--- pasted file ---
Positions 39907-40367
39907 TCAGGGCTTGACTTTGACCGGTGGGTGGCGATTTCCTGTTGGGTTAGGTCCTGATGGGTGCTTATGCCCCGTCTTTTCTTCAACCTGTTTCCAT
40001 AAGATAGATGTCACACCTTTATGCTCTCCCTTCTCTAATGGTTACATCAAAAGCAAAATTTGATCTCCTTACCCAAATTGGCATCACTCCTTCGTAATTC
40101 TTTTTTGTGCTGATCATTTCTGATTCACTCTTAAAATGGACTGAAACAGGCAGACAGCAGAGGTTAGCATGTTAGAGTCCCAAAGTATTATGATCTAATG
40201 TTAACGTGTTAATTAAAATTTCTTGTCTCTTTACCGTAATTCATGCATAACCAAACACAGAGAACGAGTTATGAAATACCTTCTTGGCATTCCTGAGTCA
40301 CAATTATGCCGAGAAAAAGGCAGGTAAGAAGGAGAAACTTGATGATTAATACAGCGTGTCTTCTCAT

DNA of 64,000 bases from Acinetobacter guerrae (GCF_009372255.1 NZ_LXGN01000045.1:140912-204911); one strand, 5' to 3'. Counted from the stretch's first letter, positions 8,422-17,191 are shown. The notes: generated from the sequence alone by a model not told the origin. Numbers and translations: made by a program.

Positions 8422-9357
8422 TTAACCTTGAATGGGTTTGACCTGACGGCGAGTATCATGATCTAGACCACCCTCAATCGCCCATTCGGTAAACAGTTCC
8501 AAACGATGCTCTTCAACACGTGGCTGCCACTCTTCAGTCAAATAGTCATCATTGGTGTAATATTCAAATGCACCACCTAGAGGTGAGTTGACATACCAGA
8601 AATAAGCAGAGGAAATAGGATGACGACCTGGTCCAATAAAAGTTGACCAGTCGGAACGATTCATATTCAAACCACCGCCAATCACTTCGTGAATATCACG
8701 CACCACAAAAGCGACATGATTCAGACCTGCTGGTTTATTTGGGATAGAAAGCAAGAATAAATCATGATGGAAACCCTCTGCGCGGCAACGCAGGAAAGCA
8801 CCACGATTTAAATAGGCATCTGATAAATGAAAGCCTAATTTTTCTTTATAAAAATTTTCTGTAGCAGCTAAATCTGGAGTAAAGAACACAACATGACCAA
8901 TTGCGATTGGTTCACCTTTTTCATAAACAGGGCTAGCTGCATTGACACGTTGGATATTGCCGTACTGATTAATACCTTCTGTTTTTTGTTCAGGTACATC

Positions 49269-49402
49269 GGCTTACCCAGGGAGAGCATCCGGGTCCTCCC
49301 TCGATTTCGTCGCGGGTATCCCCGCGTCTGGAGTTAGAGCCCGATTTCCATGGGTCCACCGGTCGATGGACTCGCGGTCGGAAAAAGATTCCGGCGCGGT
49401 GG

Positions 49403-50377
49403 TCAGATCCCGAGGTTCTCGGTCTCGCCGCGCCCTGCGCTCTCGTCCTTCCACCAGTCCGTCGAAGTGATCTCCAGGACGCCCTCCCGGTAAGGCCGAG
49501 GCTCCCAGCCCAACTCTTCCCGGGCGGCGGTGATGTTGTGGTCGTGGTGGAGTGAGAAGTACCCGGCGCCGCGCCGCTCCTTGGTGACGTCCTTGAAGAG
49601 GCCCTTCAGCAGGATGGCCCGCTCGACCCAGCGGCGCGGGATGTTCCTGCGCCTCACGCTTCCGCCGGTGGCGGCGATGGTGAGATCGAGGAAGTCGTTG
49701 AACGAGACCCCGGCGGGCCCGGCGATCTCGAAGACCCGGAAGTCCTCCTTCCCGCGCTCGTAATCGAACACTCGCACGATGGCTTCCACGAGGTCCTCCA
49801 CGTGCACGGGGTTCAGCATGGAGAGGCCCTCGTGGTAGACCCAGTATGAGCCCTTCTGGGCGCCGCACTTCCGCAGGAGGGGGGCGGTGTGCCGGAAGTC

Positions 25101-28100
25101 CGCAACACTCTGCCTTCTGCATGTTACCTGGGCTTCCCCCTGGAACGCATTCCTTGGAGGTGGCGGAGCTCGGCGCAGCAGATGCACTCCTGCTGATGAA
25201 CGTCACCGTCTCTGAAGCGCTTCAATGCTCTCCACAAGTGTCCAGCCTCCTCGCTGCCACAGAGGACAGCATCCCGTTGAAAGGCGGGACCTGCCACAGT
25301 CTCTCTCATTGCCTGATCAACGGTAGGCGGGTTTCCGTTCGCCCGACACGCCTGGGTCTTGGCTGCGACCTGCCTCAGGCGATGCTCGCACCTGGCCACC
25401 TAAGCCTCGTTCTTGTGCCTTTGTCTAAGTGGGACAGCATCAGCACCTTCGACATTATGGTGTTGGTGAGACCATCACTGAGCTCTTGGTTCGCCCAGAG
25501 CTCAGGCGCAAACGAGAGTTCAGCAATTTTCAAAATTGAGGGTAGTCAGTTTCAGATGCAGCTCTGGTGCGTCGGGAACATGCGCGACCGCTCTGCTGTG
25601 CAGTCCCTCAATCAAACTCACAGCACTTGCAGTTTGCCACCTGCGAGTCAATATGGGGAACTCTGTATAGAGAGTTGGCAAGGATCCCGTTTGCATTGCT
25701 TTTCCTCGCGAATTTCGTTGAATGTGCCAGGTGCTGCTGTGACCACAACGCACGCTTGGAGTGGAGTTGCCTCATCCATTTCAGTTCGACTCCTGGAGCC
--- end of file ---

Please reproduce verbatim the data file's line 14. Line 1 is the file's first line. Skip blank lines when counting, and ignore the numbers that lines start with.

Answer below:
8901 TTGCGATTGGTTCACCTTTTTCATAAACAGGGCTAGCTGCATTGACACGTTGGATATTGCCGTACTGATTAATACCTTCTGTTTTTTGTTCAGGTACATC